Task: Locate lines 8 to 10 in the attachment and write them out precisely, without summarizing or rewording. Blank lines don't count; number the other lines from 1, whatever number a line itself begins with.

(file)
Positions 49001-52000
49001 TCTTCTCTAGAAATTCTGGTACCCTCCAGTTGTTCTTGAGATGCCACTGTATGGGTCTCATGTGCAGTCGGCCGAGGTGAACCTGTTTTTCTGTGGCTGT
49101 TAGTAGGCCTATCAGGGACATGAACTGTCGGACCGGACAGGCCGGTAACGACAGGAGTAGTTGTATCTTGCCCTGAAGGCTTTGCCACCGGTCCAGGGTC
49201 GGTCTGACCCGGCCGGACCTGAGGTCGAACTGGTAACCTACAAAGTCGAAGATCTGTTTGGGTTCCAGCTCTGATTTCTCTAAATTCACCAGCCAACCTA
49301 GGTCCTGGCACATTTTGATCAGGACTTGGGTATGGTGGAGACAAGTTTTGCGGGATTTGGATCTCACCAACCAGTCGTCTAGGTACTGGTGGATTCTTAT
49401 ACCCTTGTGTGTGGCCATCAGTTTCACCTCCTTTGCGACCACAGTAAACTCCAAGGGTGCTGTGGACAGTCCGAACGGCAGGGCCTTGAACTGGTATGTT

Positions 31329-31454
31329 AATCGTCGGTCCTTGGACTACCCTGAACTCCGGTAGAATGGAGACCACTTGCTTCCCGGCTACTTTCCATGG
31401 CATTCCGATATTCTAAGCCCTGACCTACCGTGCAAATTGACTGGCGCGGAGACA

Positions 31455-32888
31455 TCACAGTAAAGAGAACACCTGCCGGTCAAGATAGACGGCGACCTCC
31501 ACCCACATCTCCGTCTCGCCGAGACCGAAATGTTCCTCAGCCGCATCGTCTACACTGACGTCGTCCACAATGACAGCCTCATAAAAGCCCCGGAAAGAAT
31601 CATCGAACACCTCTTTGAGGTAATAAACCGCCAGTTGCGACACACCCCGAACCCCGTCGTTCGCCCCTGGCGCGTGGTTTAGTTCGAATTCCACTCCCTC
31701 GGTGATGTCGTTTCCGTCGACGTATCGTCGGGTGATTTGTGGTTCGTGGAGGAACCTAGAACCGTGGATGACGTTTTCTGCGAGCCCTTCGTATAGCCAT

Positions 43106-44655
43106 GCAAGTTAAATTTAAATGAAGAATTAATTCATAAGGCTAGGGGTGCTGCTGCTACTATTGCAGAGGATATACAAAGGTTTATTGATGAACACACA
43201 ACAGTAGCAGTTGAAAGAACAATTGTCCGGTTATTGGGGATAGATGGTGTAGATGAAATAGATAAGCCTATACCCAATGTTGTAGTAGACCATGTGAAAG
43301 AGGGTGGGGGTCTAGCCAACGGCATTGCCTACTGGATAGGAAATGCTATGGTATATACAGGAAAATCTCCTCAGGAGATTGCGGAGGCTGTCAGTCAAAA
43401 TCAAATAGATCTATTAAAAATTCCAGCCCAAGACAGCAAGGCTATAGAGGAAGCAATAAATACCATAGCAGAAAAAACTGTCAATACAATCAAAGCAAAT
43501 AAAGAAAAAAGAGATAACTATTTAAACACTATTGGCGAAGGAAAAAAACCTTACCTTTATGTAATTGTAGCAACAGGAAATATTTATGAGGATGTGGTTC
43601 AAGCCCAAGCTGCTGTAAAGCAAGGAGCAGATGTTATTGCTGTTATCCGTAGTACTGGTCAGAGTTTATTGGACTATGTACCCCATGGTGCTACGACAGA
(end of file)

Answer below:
31329 AATCGTCGGTCCTTGGACTACCCTGAACTCCGGTAGAATGGAGACCACTTGCTTCCCGGCTACTTTCCATGG
31401 CATTCCGATATTCTAAGCCCTGACCTACCGTGCAAATTGACTGGCGCGGAGACA

Positions 31455-32888